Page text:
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Meadow Gold Sign Returns To Tulsa's Route 66

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The sign is moving to a new home near 11th and Quaker The sign is moving to a new home near 11th and Quaker
In the 1930's, Meadow Gold put it up atop a small building at 11th and Lewis.  It was a beacon along Route 66 until sometime in the 1970's. In the 1930's, Meadow Gold put it up atop a small building at 11th and Lewis. It was a beacon along Route 66 until sometime in the 1970's.

By Rick Wells, The News On 6

TULSA, OK -- There are 24 miles of historic Route 66 running through Tulsa. Along it are bits and pieces of our history.  One of those bits and pieces has been restored and is being re-erected along the historic pathway.

It is a new home near 11th and Quaker for the Meadow Gold Milk sign that lit-up the corner of 11th and Lewis along historic Route 66 for decades.

"Everyone who's been involved in this sign is just happy this day has finally come, when the sign parts and letters are finally going back up," said Lee Anne Ziegler.

It took a long time, longer than anyone thought it would to get the sign back up.

In the 1930's, Meadow Gold put it up atop a small building at 11th and Lewis.  It was a beacon along Route 66 until sometime in the 1970's.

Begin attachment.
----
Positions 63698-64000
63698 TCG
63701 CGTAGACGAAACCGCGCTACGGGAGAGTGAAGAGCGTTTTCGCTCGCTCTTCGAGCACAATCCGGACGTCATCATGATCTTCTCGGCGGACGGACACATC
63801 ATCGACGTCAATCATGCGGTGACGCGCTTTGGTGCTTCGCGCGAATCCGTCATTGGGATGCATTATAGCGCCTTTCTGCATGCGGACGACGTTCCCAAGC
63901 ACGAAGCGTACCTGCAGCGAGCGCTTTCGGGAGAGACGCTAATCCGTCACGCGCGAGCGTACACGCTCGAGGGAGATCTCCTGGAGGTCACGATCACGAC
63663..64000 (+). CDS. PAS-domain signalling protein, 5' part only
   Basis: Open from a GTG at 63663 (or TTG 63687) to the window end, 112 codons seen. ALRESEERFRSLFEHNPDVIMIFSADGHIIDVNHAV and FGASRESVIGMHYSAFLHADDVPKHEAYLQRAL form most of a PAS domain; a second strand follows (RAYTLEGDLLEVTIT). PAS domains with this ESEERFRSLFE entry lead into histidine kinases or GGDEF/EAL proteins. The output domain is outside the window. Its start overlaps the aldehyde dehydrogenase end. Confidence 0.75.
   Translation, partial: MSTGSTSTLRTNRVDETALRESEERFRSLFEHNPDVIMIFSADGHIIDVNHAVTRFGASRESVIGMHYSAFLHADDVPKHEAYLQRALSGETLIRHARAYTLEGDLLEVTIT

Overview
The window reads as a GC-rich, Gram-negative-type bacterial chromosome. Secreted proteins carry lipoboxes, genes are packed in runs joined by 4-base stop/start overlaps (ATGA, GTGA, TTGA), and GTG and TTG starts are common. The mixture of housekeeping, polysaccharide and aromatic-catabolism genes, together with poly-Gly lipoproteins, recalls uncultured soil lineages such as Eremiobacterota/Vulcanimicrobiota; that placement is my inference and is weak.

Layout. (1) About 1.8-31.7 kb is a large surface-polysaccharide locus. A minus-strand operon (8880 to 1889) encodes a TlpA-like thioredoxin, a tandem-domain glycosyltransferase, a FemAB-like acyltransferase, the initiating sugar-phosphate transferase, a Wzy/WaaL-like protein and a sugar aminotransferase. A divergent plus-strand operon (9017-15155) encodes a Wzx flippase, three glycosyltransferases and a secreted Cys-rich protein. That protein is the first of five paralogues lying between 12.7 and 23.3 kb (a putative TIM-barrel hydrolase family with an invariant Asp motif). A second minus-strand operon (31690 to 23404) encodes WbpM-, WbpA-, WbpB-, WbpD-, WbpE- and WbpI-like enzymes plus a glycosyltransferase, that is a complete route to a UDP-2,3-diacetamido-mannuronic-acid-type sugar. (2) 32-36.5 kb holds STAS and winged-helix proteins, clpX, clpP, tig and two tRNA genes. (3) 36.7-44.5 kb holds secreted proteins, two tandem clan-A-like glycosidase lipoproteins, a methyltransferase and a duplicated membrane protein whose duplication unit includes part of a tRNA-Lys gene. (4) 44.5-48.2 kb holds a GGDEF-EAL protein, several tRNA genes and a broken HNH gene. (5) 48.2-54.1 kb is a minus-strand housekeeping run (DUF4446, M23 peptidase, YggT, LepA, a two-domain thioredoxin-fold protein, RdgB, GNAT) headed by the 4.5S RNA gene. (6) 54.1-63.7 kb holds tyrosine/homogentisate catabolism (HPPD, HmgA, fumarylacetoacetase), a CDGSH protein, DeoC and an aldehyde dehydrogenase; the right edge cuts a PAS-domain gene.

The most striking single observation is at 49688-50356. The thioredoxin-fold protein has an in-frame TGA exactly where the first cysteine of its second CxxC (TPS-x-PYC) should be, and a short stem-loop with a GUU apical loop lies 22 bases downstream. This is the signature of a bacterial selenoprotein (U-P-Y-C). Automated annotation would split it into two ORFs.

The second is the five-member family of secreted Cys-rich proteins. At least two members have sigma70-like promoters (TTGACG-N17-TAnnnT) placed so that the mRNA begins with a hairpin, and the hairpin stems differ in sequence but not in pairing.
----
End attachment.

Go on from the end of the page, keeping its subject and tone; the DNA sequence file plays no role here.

"It's more than just a sign, it lives in people's hearts and memories it truly is a landmark," said Lee Anne Ziegler.

A few years ago the owner of the building on which the sign rested decided to tear the building down.

The Tulsa Foundation for Architecture and others mounted a sign rescue project.  They got a grant from the National Parks Service Route 66 Corridor Preservation Program.  They were able to take the sign down and begin restoration.  Other grants and donations helped finish the project

"I just wanted it to be like I remember when I was a kid driving down Route 66," said architect Steve Vogt.

Vogt's an architect with PSA Dewberry and he designed the brick pavilion the sign will rest on.  The land was donated to the city for the project and from the corner at 11th and Quaker there's a good view of downtown which will make the sign visible from there, too.

The Tulsa Foundation for Architecture is currently completing an inventory of Tulsa's historic neon signs and hopes to have a directory and self guided tour information published soon.

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